logo

The Nelson Medical Practice

Kingston Road, London, SW20 8DA

111 Out of hours
GP services only, call: 0203 668 3400
All other Health Centre Services, call: 0203 668 3300

Contraception

There are lots of contraception options for you. Remember: using a condom is the only protection against STIs including HIV.

Here is a quick guide for you:

Natural contraception

Timing sexual intercourse so you don’t get pregnant without the use of any form of contraception.

Barrier contraception

This includes male condoms, female condoms, caps and diaphragms. However, these rely on you using it properly and that they don’t split during use.

Short acting hormonal contraception

These include the pill, patches and vaginal rings.

Long acting reversible contraception (LARCS)

These include Depo injection, Implant and coils. They are the most effective form of contraception.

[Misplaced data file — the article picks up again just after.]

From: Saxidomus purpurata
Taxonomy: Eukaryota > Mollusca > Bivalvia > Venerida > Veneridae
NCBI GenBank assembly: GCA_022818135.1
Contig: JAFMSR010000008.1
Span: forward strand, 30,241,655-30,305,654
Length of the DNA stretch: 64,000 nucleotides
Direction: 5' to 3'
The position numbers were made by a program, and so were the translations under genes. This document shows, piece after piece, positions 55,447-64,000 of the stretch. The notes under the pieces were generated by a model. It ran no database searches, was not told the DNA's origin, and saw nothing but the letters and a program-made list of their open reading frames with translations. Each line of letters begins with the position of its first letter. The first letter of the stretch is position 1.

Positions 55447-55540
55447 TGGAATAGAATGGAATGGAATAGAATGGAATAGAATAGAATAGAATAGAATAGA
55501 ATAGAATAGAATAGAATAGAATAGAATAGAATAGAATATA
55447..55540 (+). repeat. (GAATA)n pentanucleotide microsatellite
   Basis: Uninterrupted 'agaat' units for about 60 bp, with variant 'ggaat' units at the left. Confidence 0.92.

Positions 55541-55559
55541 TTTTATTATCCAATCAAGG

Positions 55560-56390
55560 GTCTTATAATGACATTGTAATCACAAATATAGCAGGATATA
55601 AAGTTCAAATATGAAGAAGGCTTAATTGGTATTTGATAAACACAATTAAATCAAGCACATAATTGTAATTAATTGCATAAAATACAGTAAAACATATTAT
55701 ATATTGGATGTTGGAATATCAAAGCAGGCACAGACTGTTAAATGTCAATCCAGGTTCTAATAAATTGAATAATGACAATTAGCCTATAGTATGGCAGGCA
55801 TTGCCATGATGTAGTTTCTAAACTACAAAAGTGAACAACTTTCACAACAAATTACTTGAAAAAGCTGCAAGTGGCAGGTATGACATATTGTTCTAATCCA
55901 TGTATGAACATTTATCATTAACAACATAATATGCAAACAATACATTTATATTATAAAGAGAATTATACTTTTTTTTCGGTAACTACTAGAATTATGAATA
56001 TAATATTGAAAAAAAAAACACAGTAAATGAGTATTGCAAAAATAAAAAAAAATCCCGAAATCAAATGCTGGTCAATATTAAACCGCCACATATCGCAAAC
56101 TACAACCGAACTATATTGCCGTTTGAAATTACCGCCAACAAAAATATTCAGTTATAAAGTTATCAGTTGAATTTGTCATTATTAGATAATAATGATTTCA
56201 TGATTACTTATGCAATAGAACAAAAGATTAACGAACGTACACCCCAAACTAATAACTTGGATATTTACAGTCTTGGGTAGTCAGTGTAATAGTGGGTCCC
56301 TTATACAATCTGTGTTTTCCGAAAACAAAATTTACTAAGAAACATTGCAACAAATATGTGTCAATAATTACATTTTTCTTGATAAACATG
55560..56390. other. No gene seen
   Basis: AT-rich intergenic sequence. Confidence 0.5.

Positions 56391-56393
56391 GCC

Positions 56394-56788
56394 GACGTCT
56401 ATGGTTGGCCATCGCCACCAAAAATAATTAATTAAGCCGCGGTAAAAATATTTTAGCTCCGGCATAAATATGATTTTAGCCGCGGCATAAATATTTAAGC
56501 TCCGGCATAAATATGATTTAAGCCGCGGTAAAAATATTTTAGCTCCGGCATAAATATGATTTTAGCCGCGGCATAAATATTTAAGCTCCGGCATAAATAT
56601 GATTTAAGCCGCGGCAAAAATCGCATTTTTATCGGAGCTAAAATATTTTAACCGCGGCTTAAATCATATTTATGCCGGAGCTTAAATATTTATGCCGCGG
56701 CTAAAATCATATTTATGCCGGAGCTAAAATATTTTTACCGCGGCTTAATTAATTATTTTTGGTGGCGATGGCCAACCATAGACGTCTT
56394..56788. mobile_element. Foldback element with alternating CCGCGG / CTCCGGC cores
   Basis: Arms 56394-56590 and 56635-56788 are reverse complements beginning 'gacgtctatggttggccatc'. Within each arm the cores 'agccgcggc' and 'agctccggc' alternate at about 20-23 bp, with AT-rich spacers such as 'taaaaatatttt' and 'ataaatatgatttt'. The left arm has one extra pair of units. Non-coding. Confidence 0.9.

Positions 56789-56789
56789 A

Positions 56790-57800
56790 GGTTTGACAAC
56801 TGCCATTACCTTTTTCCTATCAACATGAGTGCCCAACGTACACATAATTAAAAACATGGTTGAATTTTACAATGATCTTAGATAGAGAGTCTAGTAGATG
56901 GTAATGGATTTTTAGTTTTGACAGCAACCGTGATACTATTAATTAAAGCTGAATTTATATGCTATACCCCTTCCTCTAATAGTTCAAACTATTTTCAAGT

• Depo The contraceptive injection contains progestogen.
  • Implant A small flexible rod. Inserted under the skin on the inner side of the upper arm using local anaesthetic.
  • Intrauterine hormonal coil (IUS) small plastic T-shaped device inserted inside the womb, through the opening of the cervix.
  • Intruterine Copper Coil (IUD) A small plastic and copper device, inserted inside the womb through the opening of the cervix.

Non-reversible contraception

These are PERMANENT methods of contraception.

Emergency contraception “the morning after pill”

These are for when you haven’t used contraception or your usual method of contraception has failed. Please DO NOT rely on these as a regular form of contraception as they are NOT effective as a form of contraception. The sooner you use emergency contraception after having unprotected sex, the more effective it is.

There are two types of emergency contraception.

  • the emergency contraceptive pill (morning after pill) – there are two brands, Levonelle or ellaOne
  • the intrauterine device (IUD or coil)

If you need emergency contraception see our Emergency Contraception Services page.

Infertility

If you have been trying to have a baby naturally with regular unprotected sex for over a year, contact your GP. If you have not been trying for long, see our “Planning your pregnancy” maternity page for advice on maximising your chances of getting pregnant. However, if you are over 35 years or had previous gynaecological problems seek help sooner.

Here are some helpful websites:

Useful Websites:

Twitter


cqc-logo